An NZ cover letter should be no longer than one page, while CVs are usually between one and two.
The most obvious visual difference between these documents and CVs hinges around bullet points.
While your CV should be a bullet point bonanza, cover letters favour full sentences. That’s not to say you can’t have any bullets in a cover letter, just use them more sparingly.
You should include a cover letter with every job application.
What to include in a cover letter
1. your contact info, the date and the business’ address.
At the top of your cover letter should be:
- Your full name, contact details and home address
- The date you submit the application
- The business’ postal address
It should look like this:
Head up your cover letter like this.
2. Your opener
People worry about how to start a cover letter , but there’s a simple formula and structure for getting this right:
Make it personal : start with ‘dear’, and address it to a person – i.e. the hiring manager. If their name isn’t in the job listing, try a good old fashioned stalk of the company website, or ring the business and find out. ‘To whom it may concern’ is a no go.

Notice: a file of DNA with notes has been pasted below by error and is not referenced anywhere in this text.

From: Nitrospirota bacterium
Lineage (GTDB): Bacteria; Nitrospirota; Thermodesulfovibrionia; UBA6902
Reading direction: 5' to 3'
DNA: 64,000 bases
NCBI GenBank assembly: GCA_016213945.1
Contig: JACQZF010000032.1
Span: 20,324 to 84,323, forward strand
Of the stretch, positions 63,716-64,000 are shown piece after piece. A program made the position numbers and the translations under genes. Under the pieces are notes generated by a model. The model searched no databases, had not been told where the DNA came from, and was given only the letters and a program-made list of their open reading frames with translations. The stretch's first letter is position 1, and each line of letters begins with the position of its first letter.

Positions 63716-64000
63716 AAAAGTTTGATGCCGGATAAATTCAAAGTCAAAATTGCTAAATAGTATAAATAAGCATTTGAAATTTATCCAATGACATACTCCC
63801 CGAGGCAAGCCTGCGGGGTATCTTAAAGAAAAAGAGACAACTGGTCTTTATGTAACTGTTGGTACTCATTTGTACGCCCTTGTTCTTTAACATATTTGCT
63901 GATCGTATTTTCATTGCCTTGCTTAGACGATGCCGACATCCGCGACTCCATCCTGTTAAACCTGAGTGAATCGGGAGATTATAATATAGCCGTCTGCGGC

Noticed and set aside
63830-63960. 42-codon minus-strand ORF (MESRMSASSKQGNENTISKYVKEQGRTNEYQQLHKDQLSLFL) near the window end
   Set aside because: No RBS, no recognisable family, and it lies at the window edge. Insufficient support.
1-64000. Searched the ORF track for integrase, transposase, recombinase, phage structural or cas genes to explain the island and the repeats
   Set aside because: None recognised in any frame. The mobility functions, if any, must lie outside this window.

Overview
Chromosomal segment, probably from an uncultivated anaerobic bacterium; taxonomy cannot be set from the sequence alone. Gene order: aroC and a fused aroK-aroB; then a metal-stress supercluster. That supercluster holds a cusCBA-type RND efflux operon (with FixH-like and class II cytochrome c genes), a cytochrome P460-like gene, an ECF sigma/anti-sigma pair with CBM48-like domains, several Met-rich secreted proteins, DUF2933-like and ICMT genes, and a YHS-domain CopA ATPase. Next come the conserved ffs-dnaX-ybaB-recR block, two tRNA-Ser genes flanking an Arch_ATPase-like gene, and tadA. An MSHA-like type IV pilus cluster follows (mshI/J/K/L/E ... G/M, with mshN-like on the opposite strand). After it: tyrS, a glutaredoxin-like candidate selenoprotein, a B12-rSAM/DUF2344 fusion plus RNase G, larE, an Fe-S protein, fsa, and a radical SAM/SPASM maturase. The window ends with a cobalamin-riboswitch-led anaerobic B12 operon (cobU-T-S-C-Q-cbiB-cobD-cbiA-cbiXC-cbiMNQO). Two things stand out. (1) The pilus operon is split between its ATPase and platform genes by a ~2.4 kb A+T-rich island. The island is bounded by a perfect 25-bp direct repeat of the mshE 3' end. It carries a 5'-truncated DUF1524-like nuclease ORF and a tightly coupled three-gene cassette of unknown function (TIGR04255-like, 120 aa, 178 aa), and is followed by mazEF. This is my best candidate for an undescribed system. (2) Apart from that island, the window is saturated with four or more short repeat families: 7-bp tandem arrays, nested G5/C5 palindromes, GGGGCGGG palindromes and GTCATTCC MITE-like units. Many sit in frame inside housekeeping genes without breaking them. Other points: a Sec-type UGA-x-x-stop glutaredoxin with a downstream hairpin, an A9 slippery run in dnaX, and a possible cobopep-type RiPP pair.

Make it clear : organisations often list multiple vacancies at a time, so make it obvious which position you’re applying for. A sentence like, ‘I’m writing to apply for the Marketing Assistant role, as advertised on Trade Me Jobs’, will do the trick.
Make it punchy : next, add a snappy one-liner summing up why you’re interested in the role and what you’d bring to their business. Remember, you can go into more detail in the interview itself. For example:
3. Why them
A common cover letter mistake is to only focus on yourself. Before choosing you, employers want to know why you’re choosing them. This helps sort candidates who are genuinely passionate about their organisation from those who are mass applying to anything and everything.
Warning : this section is not about inflating the hiring manager's ego by flattering the company – be positive, but be thoughtful.
Now, it’s time to sell yourself.
This section of your cover letter is where you highlight your most relevant skills and experience.